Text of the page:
The CEO of Rupert Murdoch's News International resigned on Friday morning and has now been arrested this Sunday morning by British police on charges of corruption and phone hacking. But will she have to testify before the House of Commons on Tuesday, as previously scheduled? That's the question culture select committee chair John Whittingdale, who will lead the grilling (and whose prior relationship with high-ranking members of News International is under fire) is already asking, according to Sky News, not to mention observers like the New York Times' Ravi Somayai, who tweeted that "Everyone I've spoken to since the news broke suggests #Brooks will use the arrest to avoid questions in Parliament," since her answers could affect the police investigation. Similarly, the Times' Don Van Natta tweeted: "Source says timing of Rebekah Brooks' arrest 'helps her more than hurts her' for Tuesday hearing. And, source adds, 'Helps the Met, too.'" (Update: Parliamentary law blogger Sean Dilley says the arrest shouldn't stop Brooks from appearing in the House of Commons, but it will affect the CMS Committee's "ability to insist on uncomfortable answers, at least on the part of Rebekah Brooks.")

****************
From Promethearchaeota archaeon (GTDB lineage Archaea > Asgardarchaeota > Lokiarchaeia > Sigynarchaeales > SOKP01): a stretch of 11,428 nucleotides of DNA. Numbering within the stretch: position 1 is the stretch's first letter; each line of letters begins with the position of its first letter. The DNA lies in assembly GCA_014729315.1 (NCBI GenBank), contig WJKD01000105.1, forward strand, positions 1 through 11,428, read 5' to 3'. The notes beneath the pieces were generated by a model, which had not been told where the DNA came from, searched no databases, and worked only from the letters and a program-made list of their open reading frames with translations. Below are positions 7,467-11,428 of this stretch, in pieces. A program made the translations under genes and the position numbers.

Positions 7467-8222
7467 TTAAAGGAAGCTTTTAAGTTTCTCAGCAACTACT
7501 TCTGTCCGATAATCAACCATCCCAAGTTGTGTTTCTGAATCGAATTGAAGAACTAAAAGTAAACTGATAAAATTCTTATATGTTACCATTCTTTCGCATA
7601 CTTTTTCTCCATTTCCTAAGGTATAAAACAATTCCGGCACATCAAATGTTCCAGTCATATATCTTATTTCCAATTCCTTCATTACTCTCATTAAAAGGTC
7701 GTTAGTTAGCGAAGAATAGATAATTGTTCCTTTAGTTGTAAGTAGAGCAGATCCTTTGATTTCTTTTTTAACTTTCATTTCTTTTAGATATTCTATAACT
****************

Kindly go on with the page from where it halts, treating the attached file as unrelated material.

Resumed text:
The BBC's Business Editor, Robert Peston, tweeted that Brooks was told on Friday that she would be arrested. (Update: Her spokesman has said she did not know; he's also said that she's taking legal advice about whether to appear before the House of Commons.) Brooks arrived at the police station today by appointment. The Metropolitan Police, of course, is itself under increasingly heavy fire for allegations of colluding with News International to cover up the hacking. Yesterday, Van Natta had an excellent Times story detailing how the Metropolitan Police kept six plastic bags containing the names of 4,000 public figures who may have been hacked gathering dust in an evidence room for four years. It was also revealed that Met chief Sir Paul Stephenson recently accepted an $18,000 holiday at a high-end British spa whose publicist was ex-News of the World deputy editor and ex-Met PR advisor Neil Wallis, who is a newly minted arrest himself. Ex-Labour Party Deputy Leader and noted wit John Prescott was quick on the draw here, tweeting "This arrest 'by appointment' of Coulson and Brooks sounds like booking a trip to....let's say...a health spa!" Well, if nothing else, the website
hasrebekahbrooksbeenarrestedyet.com/ has finally been updated.